X = Interpretation: Median It is not the advisable to use the mean as the measure of central tendency when the data are skewed or most of the scores at one end of the distribution and very few are at the other end. The mean is easily influenced by extreme scores. In such cases, the median is preferred. The median is the value that falls in the middle position when the measurements are ranked from the lowest to the highest. It divides the ranked scores into two equal parts. To obtain the value of the median, rank the values from the smallest to the largest value. If the total number of scores is odd, locate the middle value. If the total number of scores is even, locate the two middle scores and take their average, that is, Median = (highest valeu + lowest value)/2 Example 4: Calculate the median of the following ranked scores: 2, 3, 5, 6, 7, 9, 11, 13, 15, and 16 Solution: the middle scores are 7 and 9. The median therefore is (7+9)/2 = 8. For a grouped frequency distribution, the median can be determined using the formula Median = L + [{(n/2)CFb}/Fi]i
where: L = lower real limit of the median class or the class interval that contains the median N = total number of scores in the distribution CF_{b}= cumulative frequency of the class interval before reaching the median class starting from the lowest class interval F_{i }= frequency in the class interval that contains the median i = size of the class interval First, locate the class interval containing the median. Once it is located, the information needed to plug into the formula will be easily found. Then, the median can be calculated. Example 5: Calculate the median of the following grouped frequency distribution.
First, locate the median class. It is the class interval containing the middle score. In this case, it is the 13^{th} and 14^{th} scores. They are included in the class interval 15 to 19. The median class is 1519 and its lower real limit, L is 14.5, N = 26, CF_{b} = 8, F_{i} = 7 and i = 5. Median = ? Mode The mode is the most frequently occurring score in a set of measurements. It is the easiest to determine measure of central tendency. In an ungrouped frequency distribution, the score with the highest frequency is the mode. Example 6: Find the mode in the following distribution.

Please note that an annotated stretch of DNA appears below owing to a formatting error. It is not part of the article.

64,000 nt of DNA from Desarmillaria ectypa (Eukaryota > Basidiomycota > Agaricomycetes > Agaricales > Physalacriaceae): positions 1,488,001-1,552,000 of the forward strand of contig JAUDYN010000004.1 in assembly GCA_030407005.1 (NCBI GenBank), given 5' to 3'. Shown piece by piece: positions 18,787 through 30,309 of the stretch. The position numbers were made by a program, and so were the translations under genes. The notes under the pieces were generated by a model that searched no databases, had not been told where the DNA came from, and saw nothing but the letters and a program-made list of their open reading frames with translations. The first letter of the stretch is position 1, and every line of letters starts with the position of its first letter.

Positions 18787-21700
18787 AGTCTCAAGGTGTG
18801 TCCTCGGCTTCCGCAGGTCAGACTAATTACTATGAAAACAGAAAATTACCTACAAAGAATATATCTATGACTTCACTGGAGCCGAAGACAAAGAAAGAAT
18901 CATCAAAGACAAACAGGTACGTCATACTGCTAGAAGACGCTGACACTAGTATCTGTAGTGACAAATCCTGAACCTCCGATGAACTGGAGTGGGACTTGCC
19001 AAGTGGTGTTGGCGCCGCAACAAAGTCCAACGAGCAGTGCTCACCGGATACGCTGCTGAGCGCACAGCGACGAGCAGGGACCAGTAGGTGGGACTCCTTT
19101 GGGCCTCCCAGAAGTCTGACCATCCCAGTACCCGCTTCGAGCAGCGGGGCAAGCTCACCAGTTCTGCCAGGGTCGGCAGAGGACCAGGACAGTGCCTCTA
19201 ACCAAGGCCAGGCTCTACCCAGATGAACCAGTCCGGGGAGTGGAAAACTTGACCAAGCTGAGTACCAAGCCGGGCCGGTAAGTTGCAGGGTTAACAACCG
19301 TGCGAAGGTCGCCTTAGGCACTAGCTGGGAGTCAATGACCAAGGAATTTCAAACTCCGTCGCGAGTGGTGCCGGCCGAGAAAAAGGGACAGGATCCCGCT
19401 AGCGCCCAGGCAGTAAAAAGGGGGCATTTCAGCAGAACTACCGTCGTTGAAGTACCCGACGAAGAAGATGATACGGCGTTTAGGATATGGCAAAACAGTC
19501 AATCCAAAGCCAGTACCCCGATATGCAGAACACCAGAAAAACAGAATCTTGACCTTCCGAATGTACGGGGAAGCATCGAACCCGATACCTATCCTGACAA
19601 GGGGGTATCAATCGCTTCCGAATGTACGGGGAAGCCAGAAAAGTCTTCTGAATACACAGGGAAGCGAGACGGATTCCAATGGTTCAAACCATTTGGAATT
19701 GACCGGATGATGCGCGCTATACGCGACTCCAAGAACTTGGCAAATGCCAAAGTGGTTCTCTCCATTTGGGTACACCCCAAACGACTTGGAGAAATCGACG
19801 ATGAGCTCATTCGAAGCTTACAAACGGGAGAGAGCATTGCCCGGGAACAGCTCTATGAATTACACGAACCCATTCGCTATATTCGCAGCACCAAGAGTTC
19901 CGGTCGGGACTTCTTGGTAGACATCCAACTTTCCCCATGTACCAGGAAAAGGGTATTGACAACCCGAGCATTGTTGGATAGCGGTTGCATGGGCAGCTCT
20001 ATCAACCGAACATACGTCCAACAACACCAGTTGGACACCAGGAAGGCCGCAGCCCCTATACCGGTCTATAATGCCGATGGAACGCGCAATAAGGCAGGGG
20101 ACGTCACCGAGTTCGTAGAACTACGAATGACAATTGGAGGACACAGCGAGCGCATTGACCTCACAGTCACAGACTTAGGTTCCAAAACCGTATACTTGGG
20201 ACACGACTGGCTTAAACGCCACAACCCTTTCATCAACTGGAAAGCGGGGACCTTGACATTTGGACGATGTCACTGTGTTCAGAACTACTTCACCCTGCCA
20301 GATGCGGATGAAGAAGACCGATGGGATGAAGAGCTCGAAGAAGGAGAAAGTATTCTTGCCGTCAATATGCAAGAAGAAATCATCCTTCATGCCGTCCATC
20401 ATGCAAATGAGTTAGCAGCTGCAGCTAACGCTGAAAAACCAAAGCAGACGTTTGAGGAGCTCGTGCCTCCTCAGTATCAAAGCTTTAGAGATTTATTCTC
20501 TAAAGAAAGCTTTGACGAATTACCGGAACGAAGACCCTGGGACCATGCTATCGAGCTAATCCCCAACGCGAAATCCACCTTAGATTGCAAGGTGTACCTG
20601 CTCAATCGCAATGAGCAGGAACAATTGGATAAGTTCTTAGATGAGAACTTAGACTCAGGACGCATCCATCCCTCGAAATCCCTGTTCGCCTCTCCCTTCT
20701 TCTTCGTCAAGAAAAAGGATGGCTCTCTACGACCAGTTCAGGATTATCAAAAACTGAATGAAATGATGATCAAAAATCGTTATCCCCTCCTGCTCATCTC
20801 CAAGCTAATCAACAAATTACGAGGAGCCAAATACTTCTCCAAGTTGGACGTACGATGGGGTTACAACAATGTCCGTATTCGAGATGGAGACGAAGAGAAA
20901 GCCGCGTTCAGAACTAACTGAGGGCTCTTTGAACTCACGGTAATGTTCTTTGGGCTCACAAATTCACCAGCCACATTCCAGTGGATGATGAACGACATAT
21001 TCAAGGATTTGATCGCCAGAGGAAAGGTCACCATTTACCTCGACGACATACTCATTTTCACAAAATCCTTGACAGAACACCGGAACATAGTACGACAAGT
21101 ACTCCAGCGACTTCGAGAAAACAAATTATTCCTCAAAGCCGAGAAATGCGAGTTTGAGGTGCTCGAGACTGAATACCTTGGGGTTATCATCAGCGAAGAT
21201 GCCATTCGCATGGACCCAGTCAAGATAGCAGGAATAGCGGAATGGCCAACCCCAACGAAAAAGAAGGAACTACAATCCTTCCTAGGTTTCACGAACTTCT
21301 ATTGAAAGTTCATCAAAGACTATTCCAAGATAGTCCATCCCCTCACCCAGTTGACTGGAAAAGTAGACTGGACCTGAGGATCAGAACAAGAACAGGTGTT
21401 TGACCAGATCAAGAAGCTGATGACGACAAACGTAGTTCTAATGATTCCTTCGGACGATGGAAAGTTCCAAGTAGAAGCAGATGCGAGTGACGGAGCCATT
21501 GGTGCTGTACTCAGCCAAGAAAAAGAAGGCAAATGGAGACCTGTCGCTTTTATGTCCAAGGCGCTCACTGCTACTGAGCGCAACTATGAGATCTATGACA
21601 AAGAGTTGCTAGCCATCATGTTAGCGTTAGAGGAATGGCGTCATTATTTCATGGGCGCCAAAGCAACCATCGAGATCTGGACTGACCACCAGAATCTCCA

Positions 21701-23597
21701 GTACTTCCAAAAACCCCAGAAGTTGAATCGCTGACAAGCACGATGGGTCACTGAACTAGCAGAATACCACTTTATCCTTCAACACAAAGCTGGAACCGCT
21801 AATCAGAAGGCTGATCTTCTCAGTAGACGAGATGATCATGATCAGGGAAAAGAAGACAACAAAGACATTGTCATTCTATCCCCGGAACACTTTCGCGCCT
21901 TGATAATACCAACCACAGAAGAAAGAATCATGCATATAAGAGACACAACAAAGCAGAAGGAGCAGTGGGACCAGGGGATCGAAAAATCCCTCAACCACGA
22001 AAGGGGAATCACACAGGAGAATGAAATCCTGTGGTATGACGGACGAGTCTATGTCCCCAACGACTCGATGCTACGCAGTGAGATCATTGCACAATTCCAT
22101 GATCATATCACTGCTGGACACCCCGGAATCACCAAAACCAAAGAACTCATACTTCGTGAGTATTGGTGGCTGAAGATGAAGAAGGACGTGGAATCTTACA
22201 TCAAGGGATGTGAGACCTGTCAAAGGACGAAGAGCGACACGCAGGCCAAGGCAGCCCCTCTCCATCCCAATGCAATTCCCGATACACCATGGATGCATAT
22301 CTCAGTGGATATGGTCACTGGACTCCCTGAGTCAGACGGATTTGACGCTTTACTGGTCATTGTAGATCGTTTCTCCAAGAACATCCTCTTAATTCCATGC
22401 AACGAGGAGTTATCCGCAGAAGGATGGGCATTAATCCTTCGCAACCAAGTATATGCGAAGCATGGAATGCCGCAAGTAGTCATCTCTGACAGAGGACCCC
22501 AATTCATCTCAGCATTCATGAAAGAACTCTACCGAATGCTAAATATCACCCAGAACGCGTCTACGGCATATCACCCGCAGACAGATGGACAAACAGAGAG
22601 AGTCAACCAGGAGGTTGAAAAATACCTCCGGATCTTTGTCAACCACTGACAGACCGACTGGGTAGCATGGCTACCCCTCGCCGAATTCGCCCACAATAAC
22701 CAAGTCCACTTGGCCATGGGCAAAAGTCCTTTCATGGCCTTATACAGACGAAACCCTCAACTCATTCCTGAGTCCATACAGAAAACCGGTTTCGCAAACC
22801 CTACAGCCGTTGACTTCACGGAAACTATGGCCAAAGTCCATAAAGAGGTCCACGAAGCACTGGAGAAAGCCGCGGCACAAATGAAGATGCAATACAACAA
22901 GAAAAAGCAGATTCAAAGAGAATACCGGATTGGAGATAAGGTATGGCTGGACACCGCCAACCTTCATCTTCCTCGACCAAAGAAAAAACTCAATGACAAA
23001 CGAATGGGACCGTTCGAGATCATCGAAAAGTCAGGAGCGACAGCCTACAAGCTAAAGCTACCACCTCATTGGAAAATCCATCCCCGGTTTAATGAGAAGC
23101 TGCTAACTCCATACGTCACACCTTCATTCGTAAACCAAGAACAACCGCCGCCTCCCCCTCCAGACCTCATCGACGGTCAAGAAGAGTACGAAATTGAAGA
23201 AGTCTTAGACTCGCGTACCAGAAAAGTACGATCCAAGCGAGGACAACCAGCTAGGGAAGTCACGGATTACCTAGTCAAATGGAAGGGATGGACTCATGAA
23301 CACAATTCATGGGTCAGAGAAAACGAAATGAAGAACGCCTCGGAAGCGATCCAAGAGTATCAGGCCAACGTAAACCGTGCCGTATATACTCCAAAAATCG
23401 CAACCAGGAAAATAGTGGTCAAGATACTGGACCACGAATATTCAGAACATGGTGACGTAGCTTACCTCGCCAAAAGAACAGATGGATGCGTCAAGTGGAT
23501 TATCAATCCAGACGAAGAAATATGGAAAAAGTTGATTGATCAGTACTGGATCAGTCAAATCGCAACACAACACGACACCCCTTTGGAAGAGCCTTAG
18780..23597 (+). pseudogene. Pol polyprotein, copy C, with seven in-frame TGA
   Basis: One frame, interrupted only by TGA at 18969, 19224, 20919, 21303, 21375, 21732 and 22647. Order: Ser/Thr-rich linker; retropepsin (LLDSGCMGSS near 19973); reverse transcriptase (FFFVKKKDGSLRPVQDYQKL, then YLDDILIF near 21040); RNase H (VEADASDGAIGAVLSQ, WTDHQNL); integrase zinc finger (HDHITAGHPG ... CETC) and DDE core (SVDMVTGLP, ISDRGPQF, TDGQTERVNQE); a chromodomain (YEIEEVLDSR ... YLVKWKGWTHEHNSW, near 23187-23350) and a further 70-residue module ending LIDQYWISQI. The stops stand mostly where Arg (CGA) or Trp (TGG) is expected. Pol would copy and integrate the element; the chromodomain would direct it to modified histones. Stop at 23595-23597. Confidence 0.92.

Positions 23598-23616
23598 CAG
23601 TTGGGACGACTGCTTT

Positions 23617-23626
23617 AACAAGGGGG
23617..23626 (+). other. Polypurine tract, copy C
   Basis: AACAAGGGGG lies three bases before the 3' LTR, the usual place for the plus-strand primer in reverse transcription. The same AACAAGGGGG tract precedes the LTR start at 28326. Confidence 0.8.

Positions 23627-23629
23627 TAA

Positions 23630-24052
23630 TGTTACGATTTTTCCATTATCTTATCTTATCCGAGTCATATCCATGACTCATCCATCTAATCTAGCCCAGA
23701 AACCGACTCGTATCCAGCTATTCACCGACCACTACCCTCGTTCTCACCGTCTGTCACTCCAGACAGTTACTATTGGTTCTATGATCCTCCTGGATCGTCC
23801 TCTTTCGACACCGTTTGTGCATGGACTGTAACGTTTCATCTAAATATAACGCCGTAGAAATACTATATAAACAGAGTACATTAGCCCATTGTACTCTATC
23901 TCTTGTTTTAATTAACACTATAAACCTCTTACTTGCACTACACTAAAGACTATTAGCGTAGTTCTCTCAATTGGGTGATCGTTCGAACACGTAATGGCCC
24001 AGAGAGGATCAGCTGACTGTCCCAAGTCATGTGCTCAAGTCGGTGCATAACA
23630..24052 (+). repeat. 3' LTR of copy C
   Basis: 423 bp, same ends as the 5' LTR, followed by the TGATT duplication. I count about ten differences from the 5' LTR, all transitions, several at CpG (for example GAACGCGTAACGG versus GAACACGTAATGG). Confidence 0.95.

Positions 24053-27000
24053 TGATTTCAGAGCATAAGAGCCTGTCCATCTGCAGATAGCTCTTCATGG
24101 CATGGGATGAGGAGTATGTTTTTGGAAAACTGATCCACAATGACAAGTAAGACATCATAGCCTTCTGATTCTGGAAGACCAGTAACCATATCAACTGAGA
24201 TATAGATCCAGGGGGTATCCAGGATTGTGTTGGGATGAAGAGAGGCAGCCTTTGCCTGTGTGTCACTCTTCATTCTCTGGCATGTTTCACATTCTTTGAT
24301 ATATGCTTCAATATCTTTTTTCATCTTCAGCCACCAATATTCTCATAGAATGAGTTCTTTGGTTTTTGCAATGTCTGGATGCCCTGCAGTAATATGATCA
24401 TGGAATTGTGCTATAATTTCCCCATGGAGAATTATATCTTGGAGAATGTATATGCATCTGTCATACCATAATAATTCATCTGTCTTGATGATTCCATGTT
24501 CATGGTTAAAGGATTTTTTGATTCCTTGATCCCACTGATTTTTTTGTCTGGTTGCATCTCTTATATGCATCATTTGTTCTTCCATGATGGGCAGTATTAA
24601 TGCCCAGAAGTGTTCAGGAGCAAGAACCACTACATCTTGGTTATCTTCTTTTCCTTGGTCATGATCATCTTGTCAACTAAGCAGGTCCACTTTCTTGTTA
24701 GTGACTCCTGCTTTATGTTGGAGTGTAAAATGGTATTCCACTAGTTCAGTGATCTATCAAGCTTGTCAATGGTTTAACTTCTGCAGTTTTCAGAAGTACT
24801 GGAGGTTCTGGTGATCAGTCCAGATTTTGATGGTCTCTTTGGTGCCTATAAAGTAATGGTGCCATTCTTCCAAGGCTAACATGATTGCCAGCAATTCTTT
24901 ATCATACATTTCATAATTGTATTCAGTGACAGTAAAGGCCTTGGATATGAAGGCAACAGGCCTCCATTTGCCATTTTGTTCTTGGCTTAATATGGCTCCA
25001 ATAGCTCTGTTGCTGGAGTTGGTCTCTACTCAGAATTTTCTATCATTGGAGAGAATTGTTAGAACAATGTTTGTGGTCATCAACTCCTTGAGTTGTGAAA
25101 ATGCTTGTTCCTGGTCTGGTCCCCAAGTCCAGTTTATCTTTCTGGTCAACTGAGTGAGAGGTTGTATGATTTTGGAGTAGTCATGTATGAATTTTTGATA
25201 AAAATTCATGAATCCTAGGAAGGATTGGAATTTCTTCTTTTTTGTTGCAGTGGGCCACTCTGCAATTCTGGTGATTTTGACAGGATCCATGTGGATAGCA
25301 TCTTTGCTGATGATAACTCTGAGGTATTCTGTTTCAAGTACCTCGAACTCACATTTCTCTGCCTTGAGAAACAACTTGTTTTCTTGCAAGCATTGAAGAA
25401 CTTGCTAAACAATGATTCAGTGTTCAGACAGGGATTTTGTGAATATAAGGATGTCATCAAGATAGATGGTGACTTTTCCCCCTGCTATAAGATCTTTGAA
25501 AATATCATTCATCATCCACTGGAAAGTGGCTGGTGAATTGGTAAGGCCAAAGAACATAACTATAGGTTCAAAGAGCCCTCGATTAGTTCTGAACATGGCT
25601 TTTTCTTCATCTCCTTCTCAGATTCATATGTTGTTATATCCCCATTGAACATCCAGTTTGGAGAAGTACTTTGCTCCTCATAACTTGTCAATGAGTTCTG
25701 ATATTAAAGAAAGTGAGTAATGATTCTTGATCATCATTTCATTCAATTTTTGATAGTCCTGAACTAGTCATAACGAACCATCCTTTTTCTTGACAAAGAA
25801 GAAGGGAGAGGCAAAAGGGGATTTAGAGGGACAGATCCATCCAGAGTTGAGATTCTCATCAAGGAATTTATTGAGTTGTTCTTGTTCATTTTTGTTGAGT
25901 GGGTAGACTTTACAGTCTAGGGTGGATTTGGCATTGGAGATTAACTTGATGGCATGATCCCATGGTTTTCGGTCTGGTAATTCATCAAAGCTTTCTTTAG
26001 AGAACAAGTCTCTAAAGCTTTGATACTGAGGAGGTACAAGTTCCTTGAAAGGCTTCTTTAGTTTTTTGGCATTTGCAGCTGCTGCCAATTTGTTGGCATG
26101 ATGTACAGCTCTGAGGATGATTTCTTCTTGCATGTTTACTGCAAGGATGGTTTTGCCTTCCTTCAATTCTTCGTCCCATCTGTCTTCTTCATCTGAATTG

The most frequently occurring score in this set is ______? In a grouped frequency distribution, the mode can be determined by locating the class interval with the highest frequency, the midpoint of this class interval is the mode of the distribution.
The class interval with the highest frequency is 4049. The midpoint of this class interval is 44.5. Therefore, the mode for this distribution is 44.5. How can we tell the best measure of central tendency to be used in a particular case? The mean is the most commonly used measure of central tendency because it is the most stable. It is easily calculated without having to arrange the data in either ascending or descending order. However, it is easily affected by extreme scores like in skewed distributions. The term skew refers to the general shape of a graphed distribution. A distribution is skewed when most of the scores are at one end and very few are at the other end of the graph. Symmetrical graphs are not skewed. For skewed distributions, the median is the best measure of central tendency to represent the set of scores. On the other hand, since the mode is the most easily determined measure of central tendency, it is most appropriate to use when a quick and rough estimate of the most typical case is desired. However, it is rarely used since it is the most unstable measure of central tendency aside from the fact that there can be more than one mode in asset of scores (Caintic & Cruz, 2008, p.63).